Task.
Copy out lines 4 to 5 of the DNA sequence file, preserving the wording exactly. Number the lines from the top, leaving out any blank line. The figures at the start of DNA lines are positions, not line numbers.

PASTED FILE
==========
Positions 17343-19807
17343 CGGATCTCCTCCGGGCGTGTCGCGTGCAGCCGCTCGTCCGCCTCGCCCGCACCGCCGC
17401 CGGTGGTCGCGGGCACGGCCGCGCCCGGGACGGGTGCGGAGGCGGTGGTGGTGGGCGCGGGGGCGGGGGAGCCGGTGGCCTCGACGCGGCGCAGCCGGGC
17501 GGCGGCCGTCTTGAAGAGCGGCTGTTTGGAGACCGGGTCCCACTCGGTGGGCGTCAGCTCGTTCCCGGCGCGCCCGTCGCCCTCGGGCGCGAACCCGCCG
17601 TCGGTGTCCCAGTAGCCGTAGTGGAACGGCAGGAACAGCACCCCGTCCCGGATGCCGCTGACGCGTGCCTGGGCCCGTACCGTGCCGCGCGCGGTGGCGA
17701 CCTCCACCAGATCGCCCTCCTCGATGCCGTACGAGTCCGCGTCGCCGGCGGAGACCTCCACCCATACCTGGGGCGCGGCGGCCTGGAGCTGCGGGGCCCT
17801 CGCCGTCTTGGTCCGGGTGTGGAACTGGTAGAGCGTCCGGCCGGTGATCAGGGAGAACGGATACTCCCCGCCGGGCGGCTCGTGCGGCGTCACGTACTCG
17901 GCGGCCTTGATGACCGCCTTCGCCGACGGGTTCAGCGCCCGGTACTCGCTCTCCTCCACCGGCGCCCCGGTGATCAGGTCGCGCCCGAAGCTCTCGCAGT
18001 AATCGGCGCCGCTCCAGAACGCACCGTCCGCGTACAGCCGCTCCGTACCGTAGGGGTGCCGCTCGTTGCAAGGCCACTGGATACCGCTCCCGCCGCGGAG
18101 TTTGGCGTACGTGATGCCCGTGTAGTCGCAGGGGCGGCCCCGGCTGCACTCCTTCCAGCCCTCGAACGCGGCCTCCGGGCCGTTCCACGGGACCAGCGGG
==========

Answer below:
17501 GGCGGCCGTCTTGAAGAGCGGCTGTTTGGAGACCGGGTCCCACTCGGTGGGCGTCAGCTCGTTCCCGGCGCGCCCGTCGCCCTCGGGCGCGAACCCGCCG
17601 TCGGTGTCCCAGTAGCCGTAGTGGAACGGCAGGAACAGCACCCCGTCCCGGATGCCGCTGACGCGTGCCTGGGCCCGTACCGTGCCGCGCGCGGTGGCGA